His assumption is at the base of Dr. Sambon’s choice of wool for the Solaro.

solaro fabric

Original Solaro fabric

The patented Solaro fabric –“Original Solaro Made in England”- is produced by Smith Woollens (now part of Harrisons). It weighs 310 gr and is in a tan/olive-ish color with a herringbone pattern. It features an underside woven with brick red yarn;

solaro suit fabric history

Solaro fabric. Photo: No Man Walks Alone

this characteristic produces an iridescent sheen that is most evident when the light hits the fabric at a specific angle, but it is nonetheless quite subtle.

Today there are several mills – Loro Piana, Drago, Angelico, to name a few- that produce Solaro in a variety of weights and hues, yet remaining somewhat faithful to the mid-weight, khaki-and-red original version.

The most common fabrics employed to create Solaro are pure wool twill and yarn-dyed gabardine.

As I mentioned, the Italians are particularly fond of Solaro suits, as they embody perfectly the Italian sprezzatura with the relaxed, casual, and slightly impudent look provided by the semi-iridescent cloth. It’s not uncommon to spot distinguished, elderly Italians wearing Solaro suits, whether they are businessmen riding a bicycle in Milan, or classy Neapolitan gentlemen savoring espresso at a café while reading the Corriere della Sera.


Here are a few good reasons why a Solaro suit is the perfect integration to your summer closet:

It’s a conversation starter; we are not given that many chances to make fun of the Brits (if we don’t consider Brexit) so why lose the chance to make a joke of their belief that a red thread in their suits would keep them safe from tropical diseases? Jokes aside, the history of the fabric and its continental charm make a good topic of conversation for anyone who has an interest in menswear or history.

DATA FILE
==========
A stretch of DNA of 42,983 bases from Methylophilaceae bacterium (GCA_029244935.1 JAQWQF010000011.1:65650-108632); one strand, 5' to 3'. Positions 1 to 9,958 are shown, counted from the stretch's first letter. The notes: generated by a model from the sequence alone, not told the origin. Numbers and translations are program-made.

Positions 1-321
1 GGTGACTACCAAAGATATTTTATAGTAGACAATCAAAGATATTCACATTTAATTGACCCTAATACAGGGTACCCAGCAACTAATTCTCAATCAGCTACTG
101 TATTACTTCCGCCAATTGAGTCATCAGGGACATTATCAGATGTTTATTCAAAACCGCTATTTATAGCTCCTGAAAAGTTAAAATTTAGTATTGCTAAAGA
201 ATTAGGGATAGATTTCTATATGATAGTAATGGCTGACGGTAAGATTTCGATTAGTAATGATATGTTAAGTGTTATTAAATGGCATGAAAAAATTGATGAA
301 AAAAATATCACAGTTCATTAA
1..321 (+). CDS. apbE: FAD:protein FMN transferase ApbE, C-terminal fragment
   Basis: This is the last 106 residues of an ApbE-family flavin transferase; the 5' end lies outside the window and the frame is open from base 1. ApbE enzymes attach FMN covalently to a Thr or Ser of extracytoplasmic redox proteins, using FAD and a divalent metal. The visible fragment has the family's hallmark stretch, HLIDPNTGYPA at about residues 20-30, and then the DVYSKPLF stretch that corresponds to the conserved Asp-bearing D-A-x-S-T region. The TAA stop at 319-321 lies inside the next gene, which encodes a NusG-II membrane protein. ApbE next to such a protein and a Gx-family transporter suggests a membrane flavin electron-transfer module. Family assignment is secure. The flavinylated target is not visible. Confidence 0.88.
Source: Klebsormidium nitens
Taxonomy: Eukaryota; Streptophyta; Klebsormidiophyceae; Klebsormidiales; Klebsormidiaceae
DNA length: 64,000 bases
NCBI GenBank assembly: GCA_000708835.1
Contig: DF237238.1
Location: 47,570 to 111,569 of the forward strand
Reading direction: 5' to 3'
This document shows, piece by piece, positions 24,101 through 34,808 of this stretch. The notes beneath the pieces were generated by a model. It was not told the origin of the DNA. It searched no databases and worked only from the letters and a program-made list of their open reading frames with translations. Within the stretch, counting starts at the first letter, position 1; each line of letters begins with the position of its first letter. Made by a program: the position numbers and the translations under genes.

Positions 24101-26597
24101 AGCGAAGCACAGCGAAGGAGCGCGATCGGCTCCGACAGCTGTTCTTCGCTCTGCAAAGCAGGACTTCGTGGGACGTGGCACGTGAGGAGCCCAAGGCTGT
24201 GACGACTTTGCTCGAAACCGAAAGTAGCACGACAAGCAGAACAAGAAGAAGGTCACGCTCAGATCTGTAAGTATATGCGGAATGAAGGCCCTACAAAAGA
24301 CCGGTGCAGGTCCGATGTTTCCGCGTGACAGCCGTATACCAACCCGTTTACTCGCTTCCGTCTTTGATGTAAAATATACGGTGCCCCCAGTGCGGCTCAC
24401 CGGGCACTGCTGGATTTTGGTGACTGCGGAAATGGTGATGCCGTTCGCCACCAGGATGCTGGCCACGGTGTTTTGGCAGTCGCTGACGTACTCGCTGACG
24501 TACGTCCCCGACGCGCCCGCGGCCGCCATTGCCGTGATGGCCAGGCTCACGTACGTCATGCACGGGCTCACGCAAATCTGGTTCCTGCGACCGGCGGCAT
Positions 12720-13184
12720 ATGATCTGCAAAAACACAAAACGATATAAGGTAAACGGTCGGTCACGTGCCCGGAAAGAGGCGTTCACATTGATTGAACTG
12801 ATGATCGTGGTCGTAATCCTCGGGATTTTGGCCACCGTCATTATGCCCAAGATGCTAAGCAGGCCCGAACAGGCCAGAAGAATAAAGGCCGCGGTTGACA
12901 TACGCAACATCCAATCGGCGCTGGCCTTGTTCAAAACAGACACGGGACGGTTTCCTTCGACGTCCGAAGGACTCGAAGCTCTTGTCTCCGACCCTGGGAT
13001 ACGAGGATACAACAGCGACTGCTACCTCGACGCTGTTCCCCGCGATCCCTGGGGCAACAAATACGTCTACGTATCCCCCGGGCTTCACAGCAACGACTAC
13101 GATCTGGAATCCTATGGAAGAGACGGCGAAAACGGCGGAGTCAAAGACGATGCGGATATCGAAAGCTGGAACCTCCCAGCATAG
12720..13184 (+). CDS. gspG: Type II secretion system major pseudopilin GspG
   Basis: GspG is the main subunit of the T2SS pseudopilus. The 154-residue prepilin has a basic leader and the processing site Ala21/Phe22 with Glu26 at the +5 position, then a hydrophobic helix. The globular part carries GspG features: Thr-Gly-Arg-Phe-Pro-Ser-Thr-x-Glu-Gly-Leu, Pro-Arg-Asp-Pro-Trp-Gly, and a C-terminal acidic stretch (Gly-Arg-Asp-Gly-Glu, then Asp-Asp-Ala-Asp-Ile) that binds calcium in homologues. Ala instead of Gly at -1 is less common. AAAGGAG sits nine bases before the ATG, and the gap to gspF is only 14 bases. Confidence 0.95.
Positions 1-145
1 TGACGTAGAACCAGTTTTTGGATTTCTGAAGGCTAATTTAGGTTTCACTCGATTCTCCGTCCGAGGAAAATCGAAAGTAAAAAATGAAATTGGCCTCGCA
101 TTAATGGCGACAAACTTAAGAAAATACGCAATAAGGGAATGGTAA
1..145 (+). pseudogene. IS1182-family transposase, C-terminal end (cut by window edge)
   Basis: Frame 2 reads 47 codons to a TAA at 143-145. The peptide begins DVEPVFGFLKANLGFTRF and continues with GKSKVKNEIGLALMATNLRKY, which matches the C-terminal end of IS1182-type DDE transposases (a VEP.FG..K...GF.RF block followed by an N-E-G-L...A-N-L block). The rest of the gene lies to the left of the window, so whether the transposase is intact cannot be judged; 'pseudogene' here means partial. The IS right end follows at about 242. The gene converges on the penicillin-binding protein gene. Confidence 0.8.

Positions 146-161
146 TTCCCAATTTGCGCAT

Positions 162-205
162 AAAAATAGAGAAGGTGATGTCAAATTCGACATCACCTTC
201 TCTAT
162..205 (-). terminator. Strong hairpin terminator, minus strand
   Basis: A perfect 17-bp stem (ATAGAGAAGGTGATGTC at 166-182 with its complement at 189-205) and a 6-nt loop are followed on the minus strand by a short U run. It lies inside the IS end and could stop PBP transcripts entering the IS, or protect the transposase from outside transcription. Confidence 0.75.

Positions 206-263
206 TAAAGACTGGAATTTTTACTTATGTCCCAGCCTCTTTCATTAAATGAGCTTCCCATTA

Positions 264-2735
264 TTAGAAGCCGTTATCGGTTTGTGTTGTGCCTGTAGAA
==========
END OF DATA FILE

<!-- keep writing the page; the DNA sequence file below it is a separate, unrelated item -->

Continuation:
It’s unconventional but not crazy extravagant; the red sheen is barely there, just enough to remind the world that you are confident enough to pull off a suit that goes beyond the conventions. You own it.

It suits everyone. Just take look at the gallery, and you’ll see that a solaro suit looks good on every single person, flattering every complexion from the fairer to the deeper. Additionally, it seems to class-up everyone’s style, making the solaro suit the male equivalent of a pearl choker.

It makes a great option for business casual. I promise not to roll my eyes and scoff when you tell me that America is too conservative to allow such a suit to be part of a business environment. However, to the West Coast fellows that suffer from suit envy because their workplace is too casual to wear even the most innocent two-piece navy suit, I say: this is your chance! A Solaro suit is casual enough to be worn even in an office where the most formal piece of clothing is not-ripped denim, and you won’t be labeled as “the uptight dude in the navy suit”. Plus, you can lose the jacket any time and not look like you forgot a piece of your outfit at home.

If you’d like to read what other forumites have to say on the matter, there is a whole thread dedicated to wearing Solaro for business.

It’s incredibly easy to style. Click here to read our guide to wearing a Solaro suit – including some spezzato options!

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@AriannaReggio


1. The Indian Medical Gazette, Volume 42, p. 188

2. Bulletin of the History of Medicine: Bull Hist Med. 2009 Fall : 530-560

3. Jaeger Gustav. In: Dr. Jaeger’s Essays on Health-Culture. Tomalin Lewis RS., translator. London: Waterlow and Sons; 1887. p. 116.